“…totally uncharted territory.”

#IntroGuitar Performance Day

Something that I haven’t given as much blog attention here as I would have liked so far this semester is the vibrant community that has sprung up around our school’s Introduction to Guitar class. Having had students post their work regularly to a wiki site in past years, I wanted to incorporate some of the design lessons I learned in #Philosophy12 and create a site that could function as a hub of creation, collaboration, and community that would serve not only our school’s face-to-face guitar students, but also offer wayfinding musicians on the open web a place to play, learn, and offer their own expertise to one another.

Alan Levine nailed it with this description:

…it is not a class that teaches guitar but one where you can learn guitar.

And while I think the course has always functioned this way as a ‘closed’ system (even though we have shared our exploits on Youtube, #ds106radio, and other places), the energy and inspiration that our open online participants have so far brought to the class has increased the creative combustibility of the group by several orders of magnitude. There are folks in Japan, Ontario, Australia, Singapore, and even Ontario-azona strumming along with #IntroGuitar lessons and assignments, sharing stories of their instruments, their struggles (and triumphs) of playing music, and making meaningful musical connections with the face-to-face students who meet daily in our school’s choir room through videos, blog comments, and listening to performances in class.

One such connection that has been working its way through the course community began as a poem shared by a student of Jabiz Raisdana, in Singapore.

Having made some trans-oceanic songs written with Jabiz over the years, I opened up a Google Document and began sanding the poems edges and syllables with some chords and a basic melody. I recorded this so that folks could follow up with what I had made out of Michelle’s orginal poem, and posted the works on Twitter and the #IntroGuitar blog.

Over the weekend, Nathan John Moes continued to work with the chords and Michelle’s lyrics and added this version of the song that has been stuck in my head since Sunday night.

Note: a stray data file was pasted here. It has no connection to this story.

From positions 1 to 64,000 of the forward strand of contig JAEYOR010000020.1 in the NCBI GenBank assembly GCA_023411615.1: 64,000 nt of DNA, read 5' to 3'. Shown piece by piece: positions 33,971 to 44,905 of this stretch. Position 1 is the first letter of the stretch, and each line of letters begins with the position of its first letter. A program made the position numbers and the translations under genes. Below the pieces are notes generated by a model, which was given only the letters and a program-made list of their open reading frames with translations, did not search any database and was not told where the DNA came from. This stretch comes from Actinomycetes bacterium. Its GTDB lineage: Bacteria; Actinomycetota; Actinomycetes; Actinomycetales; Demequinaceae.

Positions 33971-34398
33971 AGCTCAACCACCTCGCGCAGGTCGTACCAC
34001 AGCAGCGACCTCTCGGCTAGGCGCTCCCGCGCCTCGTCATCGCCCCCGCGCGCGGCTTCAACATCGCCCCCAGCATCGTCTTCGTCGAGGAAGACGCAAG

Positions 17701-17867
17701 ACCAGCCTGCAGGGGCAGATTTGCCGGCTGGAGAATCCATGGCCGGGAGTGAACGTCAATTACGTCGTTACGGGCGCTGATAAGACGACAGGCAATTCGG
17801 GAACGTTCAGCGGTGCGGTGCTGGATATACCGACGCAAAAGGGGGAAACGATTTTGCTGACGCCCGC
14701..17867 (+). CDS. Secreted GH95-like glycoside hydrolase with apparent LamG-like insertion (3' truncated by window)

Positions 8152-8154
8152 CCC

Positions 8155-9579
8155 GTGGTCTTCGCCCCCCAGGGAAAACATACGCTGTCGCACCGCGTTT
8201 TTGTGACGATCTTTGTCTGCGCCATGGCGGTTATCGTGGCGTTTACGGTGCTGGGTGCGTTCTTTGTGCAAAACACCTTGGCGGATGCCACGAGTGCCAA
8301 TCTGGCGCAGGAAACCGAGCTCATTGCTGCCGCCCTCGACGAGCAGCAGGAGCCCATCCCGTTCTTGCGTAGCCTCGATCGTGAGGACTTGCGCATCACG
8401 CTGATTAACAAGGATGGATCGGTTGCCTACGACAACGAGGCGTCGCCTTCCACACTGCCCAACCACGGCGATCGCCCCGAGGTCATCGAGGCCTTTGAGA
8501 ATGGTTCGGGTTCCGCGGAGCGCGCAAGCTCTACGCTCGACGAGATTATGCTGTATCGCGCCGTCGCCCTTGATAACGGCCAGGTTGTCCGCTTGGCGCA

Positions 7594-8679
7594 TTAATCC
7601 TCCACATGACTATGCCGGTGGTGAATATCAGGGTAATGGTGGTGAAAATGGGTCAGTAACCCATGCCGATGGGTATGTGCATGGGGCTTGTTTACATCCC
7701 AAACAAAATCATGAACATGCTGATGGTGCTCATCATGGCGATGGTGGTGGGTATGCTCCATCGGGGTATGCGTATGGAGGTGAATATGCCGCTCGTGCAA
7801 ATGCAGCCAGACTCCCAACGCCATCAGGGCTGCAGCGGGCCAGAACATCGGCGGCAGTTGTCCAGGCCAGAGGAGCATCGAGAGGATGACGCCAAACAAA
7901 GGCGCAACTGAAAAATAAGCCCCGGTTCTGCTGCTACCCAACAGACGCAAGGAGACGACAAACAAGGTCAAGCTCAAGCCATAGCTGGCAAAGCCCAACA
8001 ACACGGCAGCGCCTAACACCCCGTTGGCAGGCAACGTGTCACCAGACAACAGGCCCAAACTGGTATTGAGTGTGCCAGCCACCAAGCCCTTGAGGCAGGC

Take a listen. Seriously, wow.

Which all would have been amazing, right? A poem gets posted late at night (I might be adding that piece to the narrative…) on a student blog in Singapore, and a week later it’s spawned a song that has been amended, added to, and recorded by a few teachers in British Columbia.

But this ball is still rolling, still bouncing.

Coming full circle, Jabiz spent this past Saturday morning recording a new incarnation of the song (version III now, if you were counting), and so did Colin Jagoe, in Ontario.

Of his work putting the song and the recording together, Colin said:

...this is totally uncharted territory for me.

Totally uncharted territory, for a guy who isn’t even getting a grade or credit for the course and – beyond that – has been playing guitar for more than ten years.

And yet still, the ball bounces, and rolls. This morning Leslie joined the party all the way from Lima, Peru, Camrose, Alberta, offering the fifth (!) incarnation of the poem accompanied by her ukelele.

But this is likely not the end of this particular story, with chapters, verses and tomes yet to be discovered.

Maybe by you?

Update: 

Back in Singapore, Keri-Lee Beasley has added some stellar vocal harmonies to Nathan’s track. Check it out:

The TALONS Guitar

In its natural habitat

All the places we have been: TALONS Guitar Photoset on Flickr. There’s also some pics posted by others under the tag, TalonsGuitar.